Asked why so many videogame adaptations from Super Mario Bros. to Doom have failed, Bruckheimer replied, “I couldn’t tell you that. They just haven’t quite captured the imagination of the audience yet, but they will. I think it will definitely happen, whether we do it or other people do it.”
Above: When game movies are utter garbage
Because Bruckheimer is now coming at games from both sides, developing games and turning them into movies, he believes it’s possible to launch a new franchise as a game before bringing it to film.
“I think games are another form of entertaining audiences,” said Bruckheimer. “Gamers do it very successfully. We can use our storytelling skills and our character-development skills to work with gamers and hopefully develop some interesting games.”
Given the typical two year development cycle for an original game, it will be a while before gamers get to see what Bruckheimer can add to the videogame genre. But MTV Games has high hopes for the producer.
“Bruckheimer could lead with convergence, particularly with TV to online gameplay,” said Toffler. “I think Jerry is definitely a pioneer that could figure this out. Because of his intimate understanding of how films and TV are made, and his soon-to-be knowledge of how games are made, he may be able to put together the pieces like no one else has.”
Bruckheimer is a bit more cautious when it comes to convergence.
“I think it’s going to depend on a project on project basis,” said Bruckheimer. “I can’t make an overall statement because you never know. I’m sure somebody will achieve convergence between these mediums. Hopefully, we’ll be one of them. But you never know.”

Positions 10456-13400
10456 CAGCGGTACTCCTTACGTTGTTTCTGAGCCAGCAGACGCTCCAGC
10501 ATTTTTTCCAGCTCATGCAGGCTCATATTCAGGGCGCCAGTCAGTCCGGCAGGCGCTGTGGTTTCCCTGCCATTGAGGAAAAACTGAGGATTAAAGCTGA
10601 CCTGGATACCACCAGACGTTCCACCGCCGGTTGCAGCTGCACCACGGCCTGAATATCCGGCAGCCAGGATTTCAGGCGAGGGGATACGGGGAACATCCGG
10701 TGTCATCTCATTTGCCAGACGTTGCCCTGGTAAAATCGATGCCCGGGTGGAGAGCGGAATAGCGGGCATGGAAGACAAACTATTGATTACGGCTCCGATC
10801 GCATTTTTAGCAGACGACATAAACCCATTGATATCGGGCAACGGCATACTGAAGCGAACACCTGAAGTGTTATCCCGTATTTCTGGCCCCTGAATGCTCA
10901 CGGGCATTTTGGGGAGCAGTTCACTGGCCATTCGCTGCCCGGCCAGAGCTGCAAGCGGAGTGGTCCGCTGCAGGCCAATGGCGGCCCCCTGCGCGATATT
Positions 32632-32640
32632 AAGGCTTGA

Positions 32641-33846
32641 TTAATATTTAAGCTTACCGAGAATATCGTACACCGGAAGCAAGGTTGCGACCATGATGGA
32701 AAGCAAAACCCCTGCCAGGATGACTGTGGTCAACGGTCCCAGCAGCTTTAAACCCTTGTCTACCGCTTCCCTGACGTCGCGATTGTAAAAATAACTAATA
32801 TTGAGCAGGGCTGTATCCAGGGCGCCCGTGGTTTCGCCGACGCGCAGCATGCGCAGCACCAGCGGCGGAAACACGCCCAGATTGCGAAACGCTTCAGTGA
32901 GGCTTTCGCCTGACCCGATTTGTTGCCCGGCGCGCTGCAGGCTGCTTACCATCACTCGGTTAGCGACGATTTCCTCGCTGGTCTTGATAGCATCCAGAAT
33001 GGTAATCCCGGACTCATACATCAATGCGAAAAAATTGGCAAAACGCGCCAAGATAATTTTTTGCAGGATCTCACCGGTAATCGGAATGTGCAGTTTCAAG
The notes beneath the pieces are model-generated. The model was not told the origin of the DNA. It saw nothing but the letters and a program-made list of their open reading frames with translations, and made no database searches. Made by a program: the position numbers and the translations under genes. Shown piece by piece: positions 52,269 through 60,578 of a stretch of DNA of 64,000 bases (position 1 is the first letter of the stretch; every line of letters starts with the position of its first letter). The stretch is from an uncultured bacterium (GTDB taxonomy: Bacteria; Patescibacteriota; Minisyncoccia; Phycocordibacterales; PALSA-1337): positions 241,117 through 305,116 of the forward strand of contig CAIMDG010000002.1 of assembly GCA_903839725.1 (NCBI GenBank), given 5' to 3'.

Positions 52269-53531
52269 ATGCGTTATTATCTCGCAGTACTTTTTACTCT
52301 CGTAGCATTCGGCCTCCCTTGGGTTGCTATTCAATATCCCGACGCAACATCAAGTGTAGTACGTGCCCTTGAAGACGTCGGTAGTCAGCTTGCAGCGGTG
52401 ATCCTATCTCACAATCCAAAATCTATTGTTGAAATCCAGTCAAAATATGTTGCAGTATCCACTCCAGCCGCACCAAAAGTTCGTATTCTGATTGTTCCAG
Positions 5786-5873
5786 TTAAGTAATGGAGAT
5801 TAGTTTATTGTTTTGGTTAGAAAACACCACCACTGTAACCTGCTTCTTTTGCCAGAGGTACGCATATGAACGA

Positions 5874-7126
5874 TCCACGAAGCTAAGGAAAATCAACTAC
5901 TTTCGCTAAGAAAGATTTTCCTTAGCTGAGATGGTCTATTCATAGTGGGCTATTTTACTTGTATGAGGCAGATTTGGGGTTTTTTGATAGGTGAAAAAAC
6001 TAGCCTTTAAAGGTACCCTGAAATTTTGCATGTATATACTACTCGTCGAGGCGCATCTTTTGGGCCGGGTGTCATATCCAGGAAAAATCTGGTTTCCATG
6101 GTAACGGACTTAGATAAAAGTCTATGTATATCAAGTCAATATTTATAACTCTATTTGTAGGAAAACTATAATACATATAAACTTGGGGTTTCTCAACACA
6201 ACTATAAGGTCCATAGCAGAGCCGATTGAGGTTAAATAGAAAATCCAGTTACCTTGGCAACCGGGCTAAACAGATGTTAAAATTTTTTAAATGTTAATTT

Since he’s not a gamer, Bruckheimer keeps abreast of the games business by reading about it. He also makes a point of hiring game industry veterans to steer his newest venture.
“I’ll certainly be involved in these games, but I’m reliant on my talent that I’ve hired and the talented game developers that we’ll be working with,” said Bruckheimer.
He’s also reliant on the technology inside of the game consoles.
“The new consoles that will be coming out in the next five to 10 years I’m sure will almost be lifelike with the characters,” said Bruckheimer. “I think that’s really exciting. I guess anytime you can have a clearer picture, more interesting graphics, more computer power; it's better for the audience to enjoy it.”
Above: Disney’s G-Force – reasonably cute
At the end of the day, whether he’s overseeing his latest summer blockbuster like Disney’s G-Force (opening July 24), or creating a new game, the end goal remains the same.
“I think it’s all part of entertaining people and taking them away from their daily lives,” said Bruckheimer. “The game companies have done an excellent job and their successful games are doing that. It’s the same thing we try to do with our movies. That’s the name of the game - entertain an audience.”
Jun 30, 2009
Ghostbusters: the Harold Ramis interview
The franchise’s co-creator talks gaming, sequels and the challenge of making videogames funny